New Mexico Highlands University received a $1.6-million U.S. Department of Education grant to increase the number of Hispanic students who complete their bachelor’s degree in science, technology, engineering and math. According to the National Academy of Science, Hispanic students are significantly underrepresented in these disciplines. At Highlands, undergraduate students entering the disciplines of math, computer science, forestry, biology, geology and chemistry will be targeted to receive additional support services through the new grant. Highlands applied for and will administer the 2-year grant, which will be a joint project with Luna Community College. The grant name is “Bridging Careers for Success.” The project director for the grant is Edward Martinez, Natural Resources Management department head and professor at Highlands.
“Through this grant, we will forge a cooperative agreement to develop a seamless transfer of science, technology, engineering and math students from Luna Community College to Highlands,” Martinez said. “Faculty involvement from both institutions is important in creating alignment to make sure the related courses at both schools have the same content, instructional methodology, and rigor. Also, both Highlands and Luna will create physical centers located on both campuses to support the students and help them succeed and graduate.”
The grant includes funding for each school to hire a center coordinator, an academic coach, part-time tutors, and one administrative support staff member.
At Highlands, the grant will fund the work needed to create a center located in the Lora Magnum Shields Science Annex in the southwest corner of the second floor. Martinez said centers at both schools will provide a variety of services for students and resources for faculty. He added that Highlands will coordinate with existing student tutoring and advisory staff to help science, math and engineering students successfully complete their bachelor’s degree.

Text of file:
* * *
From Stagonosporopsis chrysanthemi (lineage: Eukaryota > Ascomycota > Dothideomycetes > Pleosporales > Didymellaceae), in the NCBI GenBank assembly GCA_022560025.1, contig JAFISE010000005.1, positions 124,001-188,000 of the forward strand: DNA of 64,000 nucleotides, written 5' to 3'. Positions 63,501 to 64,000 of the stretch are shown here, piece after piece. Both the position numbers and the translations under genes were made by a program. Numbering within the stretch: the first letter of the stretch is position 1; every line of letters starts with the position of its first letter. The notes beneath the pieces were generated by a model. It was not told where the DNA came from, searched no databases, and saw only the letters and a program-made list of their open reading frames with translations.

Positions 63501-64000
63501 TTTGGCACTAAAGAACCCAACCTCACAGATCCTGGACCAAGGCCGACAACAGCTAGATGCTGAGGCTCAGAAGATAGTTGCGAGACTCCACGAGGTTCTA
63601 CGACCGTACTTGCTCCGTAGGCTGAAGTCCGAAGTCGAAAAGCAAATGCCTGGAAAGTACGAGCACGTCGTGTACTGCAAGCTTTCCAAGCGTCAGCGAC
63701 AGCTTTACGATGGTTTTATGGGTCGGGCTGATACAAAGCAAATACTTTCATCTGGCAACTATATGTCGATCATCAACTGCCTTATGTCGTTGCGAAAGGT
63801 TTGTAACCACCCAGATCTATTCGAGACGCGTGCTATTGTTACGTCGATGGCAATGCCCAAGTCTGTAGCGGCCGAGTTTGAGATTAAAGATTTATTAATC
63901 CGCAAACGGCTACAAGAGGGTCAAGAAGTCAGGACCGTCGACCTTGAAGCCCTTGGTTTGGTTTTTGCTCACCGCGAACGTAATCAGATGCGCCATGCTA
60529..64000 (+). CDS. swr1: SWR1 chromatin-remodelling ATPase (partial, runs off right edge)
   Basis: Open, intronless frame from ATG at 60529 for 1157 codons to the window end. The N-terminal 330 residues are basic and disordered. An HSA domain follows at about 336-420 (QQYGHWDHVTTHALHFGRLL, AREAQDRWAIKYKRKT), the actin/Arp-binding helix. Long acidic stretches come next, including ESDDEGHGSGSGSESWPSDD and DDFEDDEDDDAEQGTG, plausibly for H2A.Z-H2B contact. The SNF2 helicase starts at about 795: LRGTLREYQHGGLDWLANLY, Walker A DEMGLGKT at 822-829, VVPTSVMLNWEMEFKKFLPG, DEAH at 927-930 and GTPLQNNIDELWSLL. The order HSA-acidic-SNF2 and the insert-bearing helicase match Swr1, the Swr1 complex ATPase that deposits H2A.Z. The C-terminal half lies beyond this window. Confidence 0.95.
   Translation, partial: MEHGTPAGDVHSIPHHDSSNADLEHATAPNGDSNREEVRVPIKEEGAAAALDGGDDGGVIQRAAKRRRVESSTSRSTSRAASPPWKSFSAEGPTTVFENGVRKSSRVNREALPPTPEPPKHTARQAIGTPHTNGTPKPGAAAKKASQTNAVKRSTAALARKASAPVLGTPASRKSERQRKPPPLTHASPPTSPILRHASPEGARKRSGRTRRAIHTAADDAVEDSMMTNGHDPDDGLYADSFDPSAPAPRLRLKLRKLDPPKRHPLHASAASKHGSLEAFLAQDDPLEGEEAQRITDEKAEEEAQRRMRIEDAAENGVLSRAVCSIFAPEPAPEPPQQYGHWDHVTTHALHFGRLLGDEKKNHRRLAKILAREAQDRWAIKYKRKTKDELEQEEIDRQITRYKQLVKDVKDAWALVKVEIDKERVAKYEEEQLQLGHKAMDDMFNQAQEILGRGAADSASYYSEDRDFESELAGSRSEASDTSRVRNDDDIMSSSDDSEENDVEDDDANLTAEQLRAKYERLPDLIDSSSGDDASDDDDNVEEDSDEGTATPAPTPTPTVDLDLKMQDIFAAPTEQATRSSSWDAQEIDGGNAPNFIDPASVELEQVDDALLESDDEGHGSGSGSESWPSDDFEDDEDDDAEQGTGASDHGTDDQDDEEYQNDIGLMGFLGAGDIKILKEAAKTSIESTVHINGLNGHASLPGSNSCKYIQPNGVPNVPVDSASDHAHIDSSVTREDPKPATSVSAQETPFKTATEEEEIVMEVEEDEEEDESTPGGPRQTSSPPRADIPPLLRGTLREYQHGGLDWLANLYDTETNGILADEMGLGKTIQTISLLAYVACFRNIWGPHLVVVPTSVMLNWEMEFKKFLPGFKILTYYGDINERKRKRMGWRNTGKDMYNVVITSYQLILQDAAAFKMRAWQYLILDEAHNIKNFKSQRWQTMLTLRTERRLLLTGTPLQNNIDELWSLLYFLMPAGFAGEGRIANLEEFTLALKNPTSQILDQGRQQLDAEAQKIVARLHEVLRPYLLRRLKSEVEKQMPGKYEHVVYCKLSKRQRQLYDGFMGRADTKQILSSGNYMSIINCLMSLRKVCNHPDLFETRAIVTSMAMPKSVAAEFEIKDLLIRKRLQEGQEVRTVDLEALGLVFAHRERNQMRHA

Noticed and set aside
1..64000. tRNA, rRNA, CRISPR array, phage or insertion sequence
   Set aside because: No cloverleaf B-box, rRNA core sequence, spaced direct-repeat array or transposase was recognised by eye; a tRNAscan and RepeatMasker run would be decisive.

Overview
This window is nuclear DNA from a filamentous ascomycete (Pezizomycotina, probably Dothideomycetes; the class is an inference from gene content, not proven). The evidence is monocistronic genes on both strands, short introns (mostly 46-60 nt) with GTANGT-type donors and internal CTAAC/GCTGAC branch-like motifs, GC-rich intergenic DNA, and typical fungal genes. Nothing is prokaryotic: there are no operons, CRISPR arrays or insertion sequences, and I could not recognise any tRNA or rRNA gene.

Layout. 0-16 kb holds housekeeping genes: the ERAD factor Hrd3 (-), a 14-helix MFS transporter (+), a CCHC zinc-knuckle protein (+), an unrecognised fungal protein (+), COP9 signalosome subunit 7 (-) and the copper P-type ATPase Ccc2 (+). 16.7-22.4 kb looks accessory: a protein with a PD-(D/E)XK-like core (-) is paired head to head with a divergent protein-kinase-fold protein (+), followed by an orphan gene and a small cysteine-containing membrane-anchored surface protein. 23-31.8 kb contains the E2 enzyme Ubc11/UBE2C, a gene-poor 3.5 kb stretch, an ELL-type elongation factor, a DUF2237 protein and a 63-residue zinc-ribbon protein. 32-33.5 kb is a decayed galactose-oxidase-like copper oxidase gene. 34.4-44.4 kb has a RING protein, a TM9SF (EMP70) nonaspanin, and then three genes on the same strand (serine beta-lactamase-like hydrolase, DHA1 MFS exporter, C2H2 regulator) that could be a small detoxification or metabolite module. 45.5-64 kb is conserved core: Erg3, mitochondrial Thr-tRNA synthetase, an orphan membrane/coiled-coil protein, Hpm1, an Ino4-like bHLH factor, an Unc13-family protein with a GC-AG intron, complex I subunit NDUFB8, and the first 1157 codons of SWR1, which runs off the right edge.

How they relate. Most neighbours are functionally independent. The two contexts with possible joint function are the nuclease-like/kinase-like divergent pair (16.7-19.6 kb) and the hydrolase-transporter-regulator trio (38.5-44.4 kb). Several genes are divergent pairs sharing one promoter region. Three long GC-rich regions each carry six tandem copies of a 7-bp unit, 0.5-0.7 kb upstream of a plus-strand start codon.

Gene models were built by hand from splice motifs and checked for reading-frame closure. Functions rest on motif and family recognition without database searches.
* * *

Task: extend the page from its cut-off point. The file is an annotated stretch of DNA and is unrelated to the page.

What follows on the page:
“One of the benefits of this grant is it will further strengthen the partnership between Highlands and Luna,” said Linda LaGrange, associate vice president for academic affairs at Highlands. “This partnership is already well established by the close collaboration between the LCC and NMHU nursing programs.”
Martinez said that universities across the country are beginning to use this new model to increase retention of science, technology, engineering and math students and improve graduation rates. He said that while he was at Highlands University studying environmental science, geology professor Bob Lessard, who is now retired, mentored Martinez and was instrumental in him continuing his higher education in science.
“Dr. Lessard was the one who made me see I could compete with all students and pushed me to go to graduate school and even helped me apply for the New Mexico Doctoral Scholarship Program,” Martinez said. “One professor taking an interest in a student can make a tremendous difference in their success, especially in the sciences.”
Martinez is an experienced grant administrator for Highlands. He is also administrating a USDA Hispanic Serving Institution Education Grant that offers a Science and Agriculture Summer Experience program to high school students in northern New Mexico. In addition, Martinez administers a National Science Foundation grant Highlands’ received to create a water quality monitoring lab.